A few years ago, a national business publication listed Salt Lake City as one of the 10 top areas for business growth potential, but recently another publication ranked Salt Lake 56th among the major cities.

R. Kent Moon, Utah district director for the Small Business Administration, attributed the drop to barriers such as the lack of capitalization, the money needed to start businesses and keep them growing.Speaking at the monthly Utah Division of Business and Economic Development update meeting in the State Capitol, Moon said Utah banks have been unjustly criticized for not making more investment money available in the state, but they have certain criteria they must meet.

He said Utah isn't "capital poor" because it has $6 billion within the state, but the critical issue is having the right type of capital available at the right time. Moon said banks traditionally don't lend money to businesses for long periods because the risk is higher.

When a new company wants to expand quickly, a bank loan is difficult to obtain because the business owner doesn't have a "track record" of payments because he hasn't been in business long enough, Moon said.

The resulting "middle market gap" in financing is one of the types of capitalization deficienciesthe state needs to overcome.

To this end, the Salt Lake Area Chamber of Commerce initiated a study to determine if a Small Business Investment Corp. could be formed to provide long-term loans to businesses that need to expand. Although the chamber cannot become involved in the venture by investing money, it is helping raise money for the SBIC, which will be licensed by the SBA.

Several days ago, Moon and members of the SBIC Task Force asked state economic officials for $160,000 to hire a manager, establish an office and start raising money for a fund that officials are hoping will reach $15 million. The request will be funneled to the Utah Economic Development Committee later this month.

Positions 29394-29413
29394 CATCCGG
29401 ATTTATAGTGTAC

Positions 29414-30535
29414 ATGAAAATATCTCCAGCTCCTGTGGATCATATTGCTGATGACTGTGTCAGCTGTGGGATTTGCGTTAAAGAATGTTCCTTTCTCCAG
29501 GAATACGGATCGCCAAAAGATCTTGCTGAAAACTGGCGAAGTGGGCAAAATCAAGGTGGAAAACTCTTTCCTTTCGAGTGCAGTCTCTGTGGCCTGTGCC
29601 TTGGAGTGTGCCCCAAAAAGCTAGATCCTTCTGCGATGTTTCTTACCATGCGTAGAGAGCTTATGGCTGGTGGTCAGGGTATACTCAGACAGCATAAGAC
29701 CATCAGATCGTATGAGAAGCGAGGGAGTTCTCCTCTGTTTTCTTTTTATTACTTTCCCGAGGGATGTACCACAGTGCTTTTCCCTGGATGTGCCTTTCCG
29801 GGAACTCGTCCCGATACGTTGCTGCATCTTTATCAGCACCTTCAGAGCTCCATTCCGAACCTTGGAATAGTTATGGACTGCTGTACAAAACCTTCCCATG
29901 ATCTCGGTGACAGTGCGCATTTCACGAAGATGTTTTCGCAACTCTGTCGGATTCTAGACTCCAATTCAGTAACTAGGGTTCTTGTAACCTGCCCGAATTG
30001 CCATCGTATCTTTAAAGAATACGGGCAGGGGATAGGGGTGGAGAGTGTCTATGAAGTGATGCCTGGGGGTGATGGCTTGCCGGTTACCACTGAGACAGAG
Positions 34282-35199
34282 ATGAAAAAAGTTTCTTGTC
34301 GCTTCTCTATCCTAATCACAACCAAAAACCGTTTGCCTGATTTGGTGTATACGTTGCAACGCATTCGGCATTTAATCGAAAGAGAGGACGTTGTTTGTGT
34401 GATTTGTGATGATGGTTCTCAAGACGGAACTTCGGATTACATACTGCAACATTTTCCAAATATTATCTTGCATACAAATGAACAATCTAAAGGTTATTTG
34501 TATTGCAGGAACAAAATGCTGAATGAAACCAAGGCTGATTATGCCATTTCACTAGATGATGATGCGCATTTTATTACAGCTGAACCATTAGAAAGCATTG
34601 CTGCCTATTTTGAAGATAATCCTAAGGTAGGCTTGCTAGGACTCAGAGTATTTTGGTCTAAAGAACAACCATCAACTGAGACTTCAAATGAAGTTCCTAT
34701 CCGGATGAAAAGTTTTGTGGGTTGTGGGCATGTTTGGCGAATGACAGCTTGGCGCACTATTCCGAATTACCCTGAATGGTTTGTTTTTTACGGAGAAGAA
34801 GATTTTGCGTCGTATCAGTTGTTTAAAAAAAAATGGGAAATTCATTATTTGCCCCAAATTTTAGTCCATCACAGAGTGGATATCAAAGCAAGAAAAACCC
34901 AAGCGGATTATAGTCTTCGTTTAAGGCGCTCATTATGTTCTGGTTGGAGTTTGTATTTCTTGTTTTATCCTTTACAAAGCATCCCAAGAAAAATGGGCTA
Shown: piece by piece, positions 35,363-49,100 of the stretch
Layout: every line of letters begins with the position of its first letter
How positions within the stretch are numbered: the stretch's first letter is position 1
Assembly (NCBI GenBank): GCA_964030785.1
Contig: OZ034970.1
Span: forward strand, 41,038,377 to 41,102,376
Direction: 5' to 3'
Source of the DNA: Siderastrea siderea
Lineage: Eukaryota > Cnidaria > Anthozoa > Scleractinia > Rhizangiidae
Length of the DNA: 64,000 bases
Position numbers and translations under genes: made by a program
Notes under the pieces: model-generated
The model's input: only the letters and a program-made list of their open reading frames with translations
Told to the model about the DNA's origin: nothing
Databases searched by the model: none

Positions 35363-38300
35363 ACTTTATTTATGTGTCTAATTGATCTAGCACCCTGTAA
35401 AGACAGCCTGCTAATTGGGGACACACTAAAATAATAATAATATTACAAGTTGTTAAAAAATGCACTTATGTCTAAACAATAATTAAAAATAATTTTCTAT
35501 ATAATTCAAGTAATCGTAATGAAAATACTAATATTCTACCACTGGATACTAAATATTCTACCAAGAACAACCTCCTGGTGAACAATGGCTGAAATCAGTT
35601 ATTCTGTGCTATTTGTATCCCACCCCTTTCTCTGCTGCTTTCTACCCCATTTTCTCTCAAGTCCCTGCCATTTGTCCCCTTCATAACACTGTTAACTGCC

Another speaker was Kumen B. Davis, executive director of the Utah Small Business Development Center, who said his agency is focusing on training and counseling operators of small businesses and assisting entrepreneurs.

He said center employees help people write a business plan, prepare for venture capital conferences and provide free accounting services. As a result of the training in the past few years, sales for companies increased after the training, Davis said.

Also speaking was Scott G. Davis, president of the Deseret Certified Development Co., an SBA-licensed organization that puts business projects together with 50 percent of the money from the bank, 40 percent guaranteed by SBA and 10 percent from the owner.

In the last fiscal year, Scott Davis said, DCDC approved 45 loans and now has a total of $20 million in loans in force. Because of that, 1,700 jobs have been retained or created, he said.